The Chapel Hill News
September 15, 2002
Saved by the Web
By Phillip Manning
A year ago my son Michael and his wife Kristy returned from
Viet Nam with Jason, a cheerful three-month-old adopted boy.
Jason appeared healthy in every respect, except that his breathing
was labored. A few weeks later, Jason was fighting for every
breath. We got the diagnosis soon afterward. Jason was suffering
from a rare disease: recurring respiratory papiloma (RRP). A
wart, caused by a virus transmitted by his biological mother at
birth, was growing in his windpipe and partially blocking it.
The only way to keep Jason breathing was surgery to cut out the wart, which would then promptly grow back. Jason was being operated on under general anesthesia once every three or four weeks, and he was still losing the battle. His breathing took so much effort that he didn't gain weight. All of his energy was being used to suck in enough air to survive. The best the local doctors could offer was continued dangerous surgeries and the (remote) possibility that the RRP might just go away some day. What does a geeky family do in such a situation? A few years ago, we would have gone to a medical library and scrabbled through journals to learn more about the disease. These days, of course, we turn to the Web.
The Internet is so ubiquitous that it is hard to remember how new the technology is. The wired world began on October 1, 1969, when an undergraduate student at UCLA named Charley Kline sat at a computer in Los Angeles and logged in on another computer a few hundred miles north in Menlo Park, California. That first simple test grew into a nationwide system of linked computers called ARPANET.
By linking computers together, scientists who could not get time on their local computer could usually find an hour or two on a remote machine. Thus, ARPANET solved a pressing problem. That solution became less important as the speed of computers increased and their numbers proliferated, but another benefit of connectedness - the rapid communications between people by way of computers - became obvious, and ARPANET evolved into the Internet and the World Wide Web. Today, we use the Internet for everything from buying airline tickets to communicating with friends via E-mail. But by linking people together, the Web can serve an even more important purpose by accelerating the flow of information between them. Indeed, as our family discovered, the Web can save lives.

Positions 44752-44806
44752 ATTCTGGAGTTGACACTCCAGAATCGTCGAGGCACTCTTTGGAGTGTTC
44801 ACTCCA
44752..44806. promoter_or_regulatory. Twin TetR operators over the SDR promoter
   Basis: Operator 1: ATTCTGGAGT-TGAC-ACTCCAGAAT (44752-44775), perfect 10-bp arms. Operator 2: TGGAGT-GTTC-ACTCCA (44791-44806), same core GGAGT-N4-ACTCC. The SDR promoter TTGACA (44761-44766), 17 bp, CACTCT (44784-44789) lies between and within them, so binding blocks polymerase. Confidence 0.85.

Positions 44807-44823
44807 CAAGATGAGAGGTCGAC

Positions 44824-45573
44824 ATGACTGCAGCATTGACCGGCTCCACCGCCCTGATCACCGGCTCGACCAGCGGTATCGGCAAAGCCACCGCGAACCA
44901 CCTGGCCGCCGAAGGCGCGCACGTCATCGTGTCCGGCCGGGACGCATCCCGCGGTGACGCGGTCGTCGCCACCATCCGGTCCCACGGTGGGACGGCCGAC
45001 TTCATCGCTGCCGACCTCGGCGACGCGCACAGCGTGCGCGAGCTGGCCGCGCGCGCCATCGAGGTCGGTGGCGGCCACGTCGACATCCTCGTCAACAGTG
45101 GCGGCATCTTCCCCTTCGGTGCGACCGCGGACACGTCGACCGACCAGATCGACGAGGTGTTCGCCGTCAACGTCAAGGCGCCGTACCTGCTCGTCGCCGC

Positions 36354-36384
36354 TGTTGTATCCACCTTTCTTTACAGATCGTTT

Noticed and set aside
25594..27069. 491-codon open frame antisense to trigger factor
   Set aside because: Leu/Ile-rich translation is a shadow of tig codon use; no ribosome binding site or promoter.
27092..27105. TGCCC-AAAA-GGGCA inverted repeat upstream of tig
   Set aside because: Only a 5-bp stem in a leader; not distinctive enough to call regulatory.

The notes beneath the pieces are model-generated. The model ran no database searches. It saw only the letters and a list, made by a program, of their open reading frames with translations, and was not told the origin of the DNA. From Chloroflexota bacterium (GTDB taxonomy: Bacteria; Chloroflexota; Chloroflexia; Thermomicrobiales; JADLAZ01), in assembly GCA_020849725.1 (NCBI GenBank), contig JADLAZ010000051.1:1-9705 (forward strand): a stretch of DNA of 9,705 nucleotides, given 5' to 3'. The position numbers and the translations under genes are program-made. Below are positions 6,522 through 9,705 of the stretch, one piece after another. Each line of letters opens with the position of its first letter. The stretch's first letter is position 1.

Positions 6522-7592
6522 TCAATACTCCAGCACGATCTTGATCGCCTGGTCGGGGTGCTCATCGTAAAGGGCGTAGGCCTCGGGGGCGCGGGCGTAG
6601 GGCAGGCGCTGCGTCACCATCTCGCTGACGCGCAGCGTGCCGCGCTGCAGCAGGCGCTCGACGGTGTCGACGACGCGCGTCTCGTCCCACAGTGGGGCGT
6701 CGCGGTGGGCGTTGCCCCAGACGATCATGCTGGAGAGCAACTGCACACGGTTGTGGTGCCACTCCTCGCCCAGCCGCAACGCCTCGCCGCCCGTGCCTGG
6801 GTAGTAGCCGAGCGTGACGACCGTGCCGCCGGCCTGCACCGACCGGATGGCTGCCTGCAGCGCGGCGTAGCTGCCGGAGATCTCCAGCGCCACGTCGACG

Hours after the diagnosis, Michael was on-line. He punched in RRP on his favorite search engine. Up popped an RRP web site. From it, Michael learned a great deal about the obscure disease. What caused it, what was the likelihood for a cure, and who was working on it. He found a Dr. Pashley in Denver who was trying to cure RRP by injecting mumps vaccine into the throat tissue after the growth had been removed. We immediately E-mailed him and asked for more information. He responded the next day. He was having some success with the technique and had written a paper about his research that was out for review prior to publication. He offered to send us the unpublished paper.
The next day, we were poring over Pashley's data. His results
were promising but limited. Only about 50 patients had ever been
treated with the vaccine, but most of them were responding well.
In the initial trial, 9 of 11 patients who received the vaccine
were in remission. Michael called Dr. Pashley, and two weeks
later Michael, Kristy, and Jason were in Denver. Once again Jason
was anesthetized and his wart carved out. But before he went
to the recovery room, Pashley injected four ampules of mumps vaccine
into his windpipe. For the first time, we could hope that this
nightmare of repeated surgeries might end.
A few years ago, we would have never had this hope. During the 20th century, the life span of Americans has increased by 50 percent, due to scientific advances that have translated into improved medications and better surgical techniques. Now, another scientific advance - the Web - may help extend our lives even further by making medical advances more quickly available. Without the Internet, we would have ever learned of Dr. Pashley's unpublished research. By connecting us with him, the Web provided us with otherwise unobtainable information. It also enabled us to contact him quickly via E-mail and allowed him to respond immediately with his results.
Since their initial visit, Michael, Kristy, and Jason have
made three more grueling trips to Denver for more operations and
more mumps vaccine injections. During their last visit, Jason
was anesthetized as usual, but after only a few minutes in the
operating room, Dr. Pashley came to the waiting room and told
Michael and Kristy that there was no need to operate this time.
There was no sign of disease; Jason was in remission.